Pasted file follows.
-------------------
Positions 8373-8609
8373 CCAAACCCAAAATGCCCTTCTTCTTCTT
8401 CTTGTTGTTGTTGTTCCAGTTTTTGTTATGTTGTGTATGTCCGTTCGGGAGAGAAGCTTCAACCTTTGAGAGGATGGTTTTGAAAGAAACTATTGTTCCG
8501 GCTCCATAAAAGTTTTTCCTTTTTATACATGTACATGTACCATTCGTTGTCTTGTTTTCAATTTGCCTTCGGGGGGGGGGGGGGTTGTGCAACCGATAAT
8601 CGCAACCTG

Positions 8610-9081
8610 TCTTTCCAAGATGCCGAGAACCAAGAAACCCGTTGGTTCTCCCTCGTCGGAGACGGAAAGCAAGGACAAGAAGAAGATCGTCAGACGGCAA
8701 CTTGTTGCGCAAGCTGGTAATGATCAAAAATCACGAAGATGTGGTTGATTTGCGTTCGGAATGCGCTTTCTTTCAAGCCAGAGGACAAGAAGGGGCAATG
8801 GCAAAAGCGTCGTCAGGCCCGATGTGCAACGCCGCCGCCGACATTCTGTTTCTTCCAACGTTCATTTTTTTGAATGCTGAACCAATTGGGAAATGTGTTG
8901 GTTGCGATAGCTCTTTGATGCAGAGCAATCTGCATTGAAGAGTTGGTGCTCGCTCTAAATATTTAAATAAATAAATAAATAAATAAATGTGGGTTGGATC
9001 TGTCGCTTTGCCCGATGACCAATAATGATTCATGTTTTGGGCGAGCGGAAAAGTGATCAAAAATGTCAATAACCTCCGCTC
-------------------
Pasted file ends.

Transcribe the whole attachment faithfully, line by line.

Positions 8373-8609
8373 CCAAACCCAAAATGCCCTTCTTCTTCTT
8401 CTTGTTGTTGTTGTTCCAGTTTTTGTTATGTTGTGTATGTCCGTTCGGGAGAGAAGCTTCAACCTTTGAGAGGATGGTTTTGAAAGAAACTATTGTTCCG
8501 GCTCCATAAAAGTTTTTCCTTTTTATACATGTACATGTACCATTCGTTGTCTTGTTTTCAATTTGCCTTCGGGGGGGGGGGGGGTTGTGCAACCGATAAT
8601 CGCAACCTG

Positions 8610-9081
8610 TCTTTCCAAGATGCCGAGAACCAAGAAACCCGTTGGTTCTCCCTCGTCGGAGACGGAAAGCAAGGACAAGAAGAAGATCGTCAGACGGCAA
8701 CTTGTTGCGCAAGCTGGTAATGATCAAAAATCACGAAGATGTGGTTGATTTGCGTTCGGAATGCGCTTTCTTTCAAGCCAGAGGACAAGAAGGGGCAATG
8801 GCAAAAGCGTCGTCAGGCCCGATGTGCAACGCCGCCGCCGACATTCTGTTTCTTCCAACGTTCATTTTTTTGAATGCTGAACCAATTGGGAAATGTGTTG
8901 GTTGCGATAGCTCTTTGATGCAGAGCAATCTGCATTGAAGAGTTGGTGCTCGCTCTAAATATTTAAATAAATAAATAAATAAATAAATGTGGGTTGGATC
9001 TGTCGCTTTGCCCGATGACCAATAATGATTCATGTTTTGGGCGAGCGGAAAAGTGATCAAAAATGTCAATAACCTCCGCTC